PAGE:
Lennie couldn’t stay in Sydney for ever. It was on Monday, 11 April at 10.30am when he started from the Sydney Town Hall. As he swung onto the saddle he shouted “TOODLELOO!”, and waved his hat at the crowd. Many women who would have loved to mother Lennie waved their handkerchiefs and cried.
Lennie’s route was planned as: Liverpool, Picton, Goulburn, Yass, Wagga Wagga, Narrandera, Leeton, Lockhart, Albury, Wangaratta, Seymour, Melbourne, Nyora, Korrumburra, and Leongatha. However originally, he had planned to travel straight down the Hume Highway to Yass then to Albury, then to Melbourne.
On leaving Liverpool, Lennie made good progress. He arrived at Camden at 11.00am the following day, and made his overnight stop at Picton, just after 3.30pm. He stayed as a guest with Mr. & Mrs. Smith at the Royal George Hotel, where Ginger Mick had his own room in the stable with a full feed bag. Leaving the hotel at 8.45am, Mrs. Smith saw to it that his pack was full of “eats”.
He continued along the Hume Highway through Bowral, Goulburn, to Gunning, where due to the rain, he had to stay a couple of days. The other reason for staying in Gunning was the celebrate his tenth birthday. The owner of the Club House Hotel provided Lennie with free accommodation, and Ginger Mick stayed at the stable of the Cargo Brothers, with all the food he could eat. During his stay, Lennie visited the Gunning Public School and talked with the children about his journey. He also attended a meeting of the Shire Council, where the councillors presented him with a £1 note to celebrate his tenth birthday.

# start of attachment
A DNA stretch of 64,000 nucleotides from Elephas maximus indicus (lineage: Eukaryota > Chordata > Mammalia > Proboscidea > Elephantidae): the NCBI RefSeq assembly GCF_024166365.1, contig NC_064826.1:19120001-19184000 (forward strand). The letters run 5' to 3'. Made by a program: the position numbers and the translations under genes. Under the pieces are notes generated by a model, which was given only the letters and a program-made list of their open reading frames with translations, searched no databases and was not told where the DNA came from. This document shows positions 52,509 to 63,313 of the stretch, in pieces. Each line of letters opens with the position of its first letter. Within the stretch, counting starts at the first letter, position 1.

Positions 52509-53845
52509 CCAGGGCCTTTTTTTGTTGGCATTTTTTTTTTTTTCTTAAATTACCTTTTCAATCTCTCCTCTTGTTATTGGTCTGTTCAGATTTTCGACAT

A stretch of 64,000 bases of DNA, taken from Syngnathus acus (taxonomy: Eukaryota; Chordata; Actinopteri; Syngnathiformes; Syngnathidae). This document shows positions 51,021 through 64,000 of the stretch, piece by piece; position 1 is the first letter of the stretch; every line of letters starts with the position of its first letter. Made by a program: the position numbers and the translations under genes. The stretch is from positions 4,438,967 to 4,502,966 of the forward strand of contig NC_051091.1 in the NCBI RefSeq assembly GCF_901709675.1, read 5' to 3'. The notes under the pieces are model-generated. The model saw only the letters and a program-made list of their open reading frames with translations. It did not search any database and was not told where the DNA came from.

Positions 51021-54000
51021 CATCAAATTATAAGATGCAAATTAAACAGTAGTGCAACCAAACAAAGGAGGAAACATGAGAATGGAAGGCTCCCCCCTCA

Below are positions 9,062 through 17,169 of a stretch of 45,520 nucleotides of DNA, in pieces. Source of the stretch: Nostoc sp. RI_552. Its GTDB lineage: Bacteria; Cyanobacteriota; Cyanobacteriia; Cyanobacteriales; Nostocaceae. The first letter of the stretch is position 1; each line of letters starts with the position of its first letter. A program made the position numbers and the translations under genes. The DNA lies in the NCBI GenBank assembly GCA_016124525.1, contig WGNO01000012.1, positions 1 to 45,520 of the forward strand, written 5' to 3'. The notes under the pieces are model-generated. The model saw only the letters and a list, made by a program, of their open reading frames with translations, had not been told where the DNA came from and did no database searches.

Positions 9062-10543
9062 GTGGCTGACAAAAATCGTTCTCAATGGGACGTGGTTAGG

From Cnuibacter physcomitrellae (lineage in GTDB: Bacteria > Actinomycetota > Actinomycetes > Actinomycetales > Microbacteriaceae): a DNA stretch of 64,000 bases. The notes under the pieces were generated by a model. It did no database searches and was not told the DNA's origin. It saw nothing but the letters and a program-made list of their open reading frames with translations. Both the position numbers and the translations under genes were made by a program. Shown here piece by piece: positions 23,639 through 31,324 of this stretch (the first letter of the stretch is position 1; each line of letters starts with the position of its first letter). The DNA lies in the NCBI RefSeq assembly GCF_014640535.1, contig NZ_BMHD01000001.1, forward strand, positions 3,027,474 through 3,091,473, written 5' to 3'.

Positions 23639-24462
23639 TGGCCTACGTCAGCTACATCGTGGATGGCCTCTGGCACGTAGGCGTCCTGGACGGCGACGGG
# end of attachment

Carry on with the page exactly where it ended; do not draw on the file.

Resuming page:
Arriving in Yass, he stayed with a local farmer who gave him a bag of fruit to eat the next day as he travelled. Before leaving Yass, he decided to deviate from his planned route and visit Burrinjuck Dam that had been completed only four years previously, but was not yet full of water. He spent two nights at the property owned by the Cregan family, and spent the day sightseeing in the area.
He arrived in Wagga after lunch on 28 April, he was met by a large and admiring crowd of mainly children and teenagers at the Pastoral Hotel. There were even people in the crowd who had previously lived in Leongatha, and were anxious to know the latest news from the town. Lennie had to explain that he hadn’t been there for 11 weeks and so couldn’t help them. After a short rest he was taken to the Wagga saleyards by the saleyards manager, James Stockton. That night he spent the night with Agnes Aberdeen, at her home in Beckwith St., Wagga. After dinner he was the guest-of-honour at the Capitol Theatre. During the intermission, the manager, Mr. Dal Cross, presented Lennie with a cheque (of an undisclosed amount).